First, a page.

South America facts

Find out some surprising facts about the natural richness of South America, and the good and the bad news about the conservation of the region’s unique biodiversity.

Did you know?
  • Six of the 17 so-called 'mega-diverse' countries are found in South America: Brazil, Colombia, Ecuador, Peru, Bolivia and Venezuela.
  • The Amazon Basin, stretching over Bolivia, Brazil, Colombia, Ecuador, French Guyana, Guyana, Peru, Suriname and Venezuela, contains the world’s largest tropical rainforest, and is home to more than 30 million people.
  • Brazil has 225 groups of indigenous peoples, 170 of which live in the Amazon.
  • South America has nearly 26% of the world’s renewable sources of fresh water.
  • The Amazon, the Parana-Plata and the Orinoco rivers together carry more than 30% of the world’s renewable freshwater into the Atlantic Ocean.
  • South America contains more than 40% of the world’s plant and animal species, in an area smaller than 15% of the Earth’s land surface.  
  • South America has more than 45% of the world’s tropical forests, including the largest continuous area of tropical forest in the world – the Amazon Rainforest.
  • Argentina’s Patagonia has one of the highest wind energy potential on Earth. 
  • The Gran Chaco - divided among eastern Bolivia, Paraguay, northern Argentina and parts of the Brazilian states of Mato Grosso and Mato Grosso do Sul - is one of South America’s last agricultural frontiers, or the last expanse of unexplored wilderness.
  • South America is home to the world's highest waterfall: Angel Falls in Venezuela; the largest river (by volume of water): the Amazon River; the longest mountain range: the Andes; and the driest place on Earth: the Atacama Desert.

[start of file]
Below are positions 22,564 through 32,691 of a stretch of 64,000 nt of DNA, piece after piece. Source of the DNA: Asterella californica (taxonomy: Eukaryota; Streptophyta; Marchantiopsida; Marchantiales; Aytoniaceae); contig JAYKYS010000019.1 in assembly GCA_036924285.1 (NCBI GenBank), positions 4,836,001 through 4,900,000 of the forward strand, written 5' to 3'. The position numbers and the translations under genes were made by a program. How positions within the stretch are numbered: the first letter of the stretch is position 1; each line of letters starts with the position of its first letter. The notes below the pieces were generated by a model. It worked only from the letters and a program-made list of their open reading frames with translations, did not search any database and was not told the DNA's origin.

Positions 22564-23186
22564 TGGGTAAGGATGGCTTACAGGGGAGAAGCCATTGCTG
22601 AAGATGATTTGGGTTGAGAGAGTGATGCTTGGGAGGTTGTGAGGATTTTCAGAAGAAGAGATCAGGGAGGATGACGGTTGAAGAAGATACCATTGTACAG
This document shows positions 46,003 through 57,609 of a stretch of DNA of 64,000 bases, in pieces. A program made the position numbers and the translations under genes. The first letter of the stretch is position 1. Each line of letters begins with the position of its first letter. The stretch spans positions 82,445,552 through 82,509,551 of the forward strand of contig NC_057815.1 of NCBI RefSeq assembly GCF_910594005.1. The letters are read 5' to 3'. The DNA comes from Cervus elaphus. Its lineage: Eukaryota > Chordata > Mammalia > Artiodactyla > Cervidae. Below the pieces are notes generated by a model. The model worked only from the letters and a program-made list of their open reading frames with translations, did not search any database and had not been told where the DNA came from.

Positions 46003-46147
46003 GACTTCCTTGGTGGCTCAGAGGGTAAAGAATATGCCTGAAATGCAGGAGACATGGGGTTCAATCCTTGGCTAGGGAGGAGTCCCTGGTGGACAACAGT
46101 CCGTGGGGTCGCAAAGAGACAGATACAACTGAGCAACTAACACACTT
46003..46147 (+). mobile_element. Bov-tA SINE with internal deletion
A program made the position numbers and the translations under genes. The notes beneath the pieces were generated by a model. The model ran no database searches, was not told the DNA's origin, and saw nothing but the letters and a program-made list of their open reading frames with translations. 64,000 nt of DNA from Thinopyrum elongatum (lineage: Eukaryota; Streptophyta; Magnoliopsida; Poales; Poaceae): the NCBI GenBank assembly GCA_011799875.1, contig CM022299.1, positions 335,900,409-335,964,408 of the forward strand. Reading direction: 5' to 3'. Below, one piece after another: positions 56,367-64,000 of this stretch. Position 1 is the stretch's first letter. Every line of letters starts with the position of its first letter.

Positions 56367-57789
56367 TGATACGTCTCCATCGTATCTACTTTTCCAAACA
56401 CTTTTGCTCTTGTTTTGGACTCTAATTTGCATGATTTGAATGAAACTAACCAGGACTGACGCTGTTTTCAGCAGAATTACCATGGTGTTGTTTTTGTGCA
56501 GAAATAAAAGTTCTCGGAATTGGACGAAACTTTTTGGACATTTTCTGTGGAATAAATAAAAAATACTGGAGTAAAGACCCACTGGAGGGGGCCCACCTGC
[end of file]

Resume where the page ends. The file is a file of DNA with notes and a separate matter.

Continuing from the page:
The bad news
  • Most of the losses in the Earth’s forests are taking place in developing countries, in particular in South America.
  • Up to 40 per cent of the Amazonian rainforest will be lost if the increase of the average temperature on Earth is limited to 2C, which most climatologists regard as the most that can be expected by 2050.
  • In the last ten years, Brazil has lost an average of 2.6 million hectares of forests per year.
  • Between 2000 and 2010, South America lost around 4 million hectares of forests due to deforestation.
  • The ongoing loss of glaciers in the Andes is threatening the water supply of 30 million people.

 

The good news
  • A new species of the harlequin toad was recently found in Chocó, Colombia. Harlequin toads are one of the most vulnerable groups of amphibians. Only a handful of more than 120 species of the toad have healthy populations.
  • The Galapagos National Park has implemented a plan to restore altered ecosystems on a number of islands in the Galapagos archipelago by eradicating introduced rodents - species that have been moved into areas where they do not occur naturally and may have negative ecological, economic, and human health impacts. This ambitious plan is the first of its kind in South America.
  • In 2008, the Brazilian Government announced a plan to enlarge the country’s network of protected areas – parks, nature reserves and wildlife sanctuaries - to cover nearly 600,000 square kilometers of the Amazon by 2016. The government also announced the creation of a US$ 21 billion fund called the Amazon Fund, to finance projects designed to prevent deforestation, support conservation and sustainable development of the Amazon region.
  • The Colombian agency Coralina received the Countdown 2010 Biodiversity Award for its efforts to help save biodiversity by establishing the Seaflower Marine Protected Area in the San Andres Archipelago in the western Caribbean. The Seaflower Marine Protected Area is an area with biodiversity-rich coastal and marine ecosystems, including coral reefs, mangroves, seagrass beds, beaches, and deep water. It has been nominated to become a World Heritage Site.